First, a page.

How to Talk to Your Parents About Making Their Estate Plan

Prepare and protect
your legacy.

The future of your legacy starts here:

    How to Talk to Your Parents About Making Their Estate Plan

    How to Talk to Your Parents About Making Their Estate Plan

    Talking to your parents about their estate plan can be stressful at the best of times. We can’t assume how your parents react to heavy or important conversations like these, but we do know from experience that they can often be tense and overwhelming.

    By preparing in advance, you can ensure that the conversation doesn’t get lost in confusion or misunderstandings.

    Our Florida estate planning lawyers advise all our clients to make a list of the key estate planning topics they need to resolve with their parents. Go through this list in advance, educating yourself as best possible.

         1. When Is The Right Time to Talk To Your Parents About Estate Planning?

    Deciding when to talk about estate planning with your parents is also critical. Time is of the essence so you usually can’t afford to delay this any longer. There is no better time than now – especially for parents of a certain age.

    However, there is of course always a time and place to bring it up. If your parents are particularly stressed that day or only have a quick five minutes, then it’s probably worth delaying your discussion.

    The best time is during a get-together when everyone involved has some time to truly think about it. But it’s important to remember that you might need to hold these talks over several meetings. Your parents might not want to go through everything in one sitting. It’s a lot to take in, after all.

         2. Learn What They’ve Done

    During the conversation, you should be able to learn about your parent’s estate plan. But that doesn’t mean you can’t do a little bit of homework before. Consider if your parents have:

    • Assets
    • Real estate
    • Insurance plans
    • Stocks
    • Businesses
    • Valuable or highly sentimental personal items
    • Previous marriages
    • Nursing home plans
    • End-of-life or medical treatment preferences
    • Pets

    If you know your parents have some of these assets or factors, then you can avoid accidentally missing them during your discussions.

         3. Learn Why It Can Be Important to Update

    It’s normal for some parents to respond, “Why now?” or “I’ve already got a will”.

    But when did they last update it?

    The most important thing to consider when talking about updates to your parent’s estate plan is changes in the family. Have there been:

    • New marriages
    • New grandchildren
    • New assets or real estate acquired
    • New pets
    • New insurance plans
    • Deaths in the family

    This is critical as, for example, if a new grandchild is not added to a will then they could be left out of an inheritance entirely.

         4. Identify Key People Who Can Help You

    Talking to your parents about estate planning can be made much easier by liaising with the relevant people. When discussing it with your parents, you can ask them for the names and contact details of the following people to help overcome complications:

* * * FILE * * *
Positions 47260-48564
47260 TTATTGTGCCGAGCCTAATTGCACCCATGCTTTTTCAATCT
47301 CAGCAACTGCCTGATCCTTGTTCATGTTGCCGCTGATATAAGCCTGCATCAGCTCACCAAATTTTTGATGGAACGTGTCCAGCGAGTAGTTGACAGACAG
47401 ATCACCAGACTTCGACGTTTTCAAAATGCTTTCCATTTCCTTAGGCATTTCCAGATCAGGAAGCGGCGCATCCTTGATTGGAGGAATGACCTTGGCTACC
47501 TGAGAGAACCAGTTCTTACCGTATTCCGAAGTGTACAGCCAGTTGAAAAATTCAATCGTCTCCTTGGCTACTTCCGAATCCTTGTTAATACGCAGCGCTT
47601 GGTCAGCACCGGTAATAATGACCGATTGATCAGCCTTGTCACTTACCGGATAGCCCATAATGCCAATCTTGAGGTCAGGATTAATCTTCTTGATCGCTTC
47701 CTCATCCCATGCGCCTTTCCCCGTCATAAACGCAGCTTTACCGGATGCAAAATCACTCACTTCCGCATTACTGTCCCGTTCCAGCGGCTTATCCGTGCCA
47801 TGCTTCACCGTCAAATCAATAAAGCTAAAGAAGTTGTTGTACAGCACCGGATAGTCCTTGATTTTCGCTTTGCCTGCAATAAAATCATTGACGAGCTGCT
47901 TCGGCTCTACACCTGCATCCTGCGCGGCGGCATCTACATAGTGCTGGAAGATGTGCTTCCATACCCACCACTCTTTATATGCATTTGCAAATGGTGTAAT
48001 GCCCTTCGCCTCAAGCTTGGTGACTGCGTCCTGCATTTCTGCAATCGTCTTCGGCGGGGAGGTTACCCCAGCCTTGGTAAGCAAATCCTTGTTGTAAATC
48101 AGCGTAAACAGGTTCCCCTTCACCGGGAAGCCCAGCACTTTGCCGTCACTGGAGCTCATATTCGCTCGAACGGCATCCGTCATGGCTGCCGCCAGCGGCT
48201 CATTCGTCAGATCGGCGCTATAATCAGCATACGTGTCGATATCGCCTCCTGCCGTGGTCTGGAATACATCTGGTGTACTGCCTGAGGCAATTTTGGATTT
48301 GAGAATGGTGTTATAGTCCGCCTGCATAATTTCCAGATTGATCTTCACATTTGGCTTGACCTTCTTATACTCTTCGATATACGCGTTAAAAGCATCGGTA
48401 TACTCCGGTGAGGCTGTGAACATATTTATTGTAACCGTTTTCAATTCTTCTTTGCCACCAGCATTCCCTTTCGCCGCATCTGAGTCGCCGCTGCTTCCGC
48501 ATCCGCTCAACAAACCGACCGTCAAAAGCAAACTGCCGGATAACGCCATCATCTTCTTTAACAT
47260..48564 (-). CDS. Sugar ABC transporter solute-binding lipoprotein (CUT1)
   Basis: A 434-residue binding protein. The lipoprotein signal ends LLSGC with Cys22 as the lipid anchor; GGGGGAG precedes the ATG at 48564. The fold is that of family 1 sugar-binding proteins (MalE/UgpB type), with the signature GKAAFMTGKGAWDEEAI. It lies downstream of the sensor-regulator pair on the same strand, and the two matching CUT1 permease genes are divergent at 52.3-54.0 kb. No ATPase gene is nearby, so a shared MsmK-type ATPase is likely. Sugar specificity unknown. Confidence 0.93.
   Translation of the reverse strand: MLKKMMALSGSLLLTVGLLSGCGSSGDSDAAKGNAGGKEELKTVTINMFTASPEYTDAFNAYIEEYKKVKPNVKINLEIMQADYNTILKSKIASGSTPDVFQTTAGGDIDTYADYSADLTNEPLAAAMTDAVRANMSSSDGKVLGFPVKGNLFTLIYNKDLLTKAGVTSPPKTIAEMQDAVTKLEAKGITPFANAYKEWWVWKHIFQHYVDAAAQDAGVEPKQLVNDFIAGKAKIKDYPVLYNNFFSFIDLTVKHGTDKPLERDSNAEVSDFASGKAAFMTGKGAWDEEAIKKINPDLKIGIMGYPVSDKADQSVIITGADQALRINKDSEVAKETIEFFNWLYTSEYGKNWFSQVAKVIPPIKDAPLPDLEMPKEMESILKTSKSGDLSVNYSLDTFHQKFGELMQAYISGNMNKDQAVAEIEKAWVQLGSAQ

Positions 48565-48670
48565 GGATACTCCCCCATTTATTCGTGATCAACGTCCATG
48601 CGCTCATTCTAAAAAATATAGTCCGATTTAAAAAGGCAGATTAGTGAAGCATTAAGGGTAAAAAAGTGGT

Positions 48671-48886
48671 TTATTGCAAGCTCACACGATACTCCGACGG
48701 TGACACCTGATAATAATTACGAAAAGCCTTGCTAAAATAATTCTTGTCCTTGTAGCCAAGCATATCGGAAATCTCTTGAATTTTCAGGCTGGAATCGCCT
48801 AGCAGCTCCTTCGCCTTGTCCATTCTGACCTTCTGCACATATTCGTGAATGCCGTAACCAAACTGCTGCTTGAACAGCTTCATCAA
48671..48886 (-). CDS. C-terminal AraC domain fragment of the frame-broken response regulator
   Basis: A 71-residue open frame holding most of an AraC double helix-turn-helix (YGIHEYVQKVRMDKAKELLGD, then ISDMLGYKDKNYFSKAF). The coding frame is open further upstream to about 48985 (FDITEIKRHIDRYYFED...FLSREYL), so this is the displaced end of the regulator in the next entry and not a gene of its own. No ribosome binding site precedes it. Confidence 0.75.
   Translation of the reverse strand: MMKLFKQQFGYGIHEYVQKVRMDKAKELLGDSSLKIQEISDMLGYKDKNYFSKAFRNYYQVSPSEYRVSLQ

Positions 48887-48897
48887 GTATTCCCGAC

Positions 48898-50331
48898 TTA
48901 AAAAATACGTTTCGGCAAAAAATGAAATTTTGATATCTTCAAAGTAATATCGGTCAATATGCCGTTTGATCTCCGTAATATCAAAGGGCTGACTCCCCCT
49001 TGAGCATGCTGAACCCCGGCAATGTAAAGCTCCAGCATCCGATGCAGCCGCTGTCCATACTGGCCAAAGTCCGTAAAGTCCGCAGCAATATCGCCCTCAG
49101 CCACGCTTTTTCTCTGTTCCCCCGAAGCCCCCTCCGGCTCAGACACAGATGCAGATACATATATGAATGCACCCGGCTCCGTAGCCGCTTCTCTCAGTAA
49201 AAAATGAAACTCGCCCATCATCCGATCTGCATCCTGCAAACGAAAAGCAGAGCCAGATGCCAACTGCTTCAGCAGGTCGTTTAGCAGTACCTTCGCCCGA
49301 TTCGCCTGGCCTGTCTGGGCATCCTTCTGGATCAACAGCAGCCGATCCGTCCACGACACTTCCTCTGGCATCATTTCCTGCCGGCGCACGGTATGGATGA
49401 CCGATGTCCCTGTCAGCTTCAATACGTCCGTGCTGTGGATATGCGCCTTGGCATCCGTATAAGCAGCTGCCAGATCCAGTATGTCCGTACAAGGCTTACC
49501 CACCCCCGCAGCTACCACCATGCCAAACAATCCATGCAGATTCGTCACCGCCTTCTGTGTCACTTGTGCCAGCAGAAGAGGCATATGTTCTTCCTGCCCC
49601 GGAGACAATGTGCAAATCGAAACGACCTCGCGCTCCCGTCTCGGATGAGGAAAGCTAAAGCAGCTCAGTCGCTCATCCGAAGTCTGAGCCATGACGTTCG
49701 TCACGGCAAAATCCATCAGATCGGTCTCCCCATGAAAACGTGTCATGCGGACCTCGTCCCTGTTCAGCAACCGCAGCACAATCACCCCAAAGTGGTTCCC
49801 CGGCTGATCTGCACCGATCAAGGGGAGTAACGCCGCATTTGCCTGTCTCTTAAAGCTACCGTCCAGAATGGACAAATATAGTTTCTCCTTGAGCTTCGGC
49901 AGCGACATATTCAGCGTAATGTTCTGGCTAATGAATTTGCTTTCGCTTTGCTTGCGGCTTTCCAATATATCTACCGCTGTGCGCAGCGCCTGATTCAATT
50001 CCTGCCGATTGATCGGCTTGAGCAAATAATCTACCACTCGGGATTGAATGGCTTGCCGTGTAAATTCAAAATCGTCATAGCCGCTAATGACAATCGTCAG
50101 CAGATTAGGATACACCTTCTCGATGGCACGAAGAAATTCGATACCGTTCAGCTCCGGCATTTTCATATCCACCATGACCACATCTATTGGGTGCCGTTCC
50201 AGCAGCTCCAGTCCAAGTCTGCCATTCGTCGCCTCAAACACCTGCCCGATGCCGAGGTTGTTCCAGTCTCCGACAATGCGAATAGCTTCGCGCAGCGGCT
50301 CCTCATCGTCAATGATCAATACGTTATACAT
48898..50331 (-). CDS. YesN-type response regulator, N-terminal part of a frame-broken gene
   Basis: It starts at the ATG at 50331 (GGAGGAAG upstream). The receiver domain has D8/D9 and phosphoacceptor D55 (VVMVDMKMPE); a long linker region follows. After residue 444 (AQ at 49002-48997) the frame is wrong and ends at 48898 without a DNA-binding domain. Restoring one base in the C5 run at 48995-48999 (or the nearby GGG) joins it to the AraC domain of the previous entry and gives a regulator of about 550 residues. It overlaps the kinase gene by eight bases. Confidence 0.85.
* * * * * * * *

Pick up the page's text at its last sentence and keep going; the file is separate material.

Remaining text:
• Doctors
    • Attorneys
    • Financial Planners or accountants
    • Insurance brokers
    • Closest friends
    • Minister of religion
    • Trustees or executors (if they’ve been previously arranged).

    Involving Siblings

    Involving siblings can also be wise. Doing things behind a family member’s back tends to end badly. You can let them know that you’re planning to talk to Mom or Dad about their estate planning and ask if they want to be involved.

    In many families, the siblings are happy to let one sibling take the reins, but in others, they’ll want to keep a close eye on what’s happening.

         5. What Areas of Estate Planning to Discuss With Your Parents?

    Estate planning can be as narrow as only a will, or as wide as using trusts and thinking of asset protection. Depending on your family’s wealth and circumstances, the need to discuss these areas will vary. If your parents do have a complicated estate then it’s best to contact an estate planning attorney to see what’s optimal for them.

    However, the key areas to cover when talking to your parents about estate planning are:

    Last Will and Testament

    A will is a legally binding document that can record your parent’s wishes and instructions for asset and personal item distribution, and funeral preferences.

    Creating a Will

    If your parents don’t have one, then they should make one as soon as possible.

    Passing away without a will means that their estate will be distributed via Florida’s intestate succession laws (which is never ideal, but especially if your parent has had children in previous marriages).

    Updating a Will

    If they already have a will, then it’s time to ask your parents when they last updated it.

    Generally, it should be reviewed every five years to align it with new goals and intentions.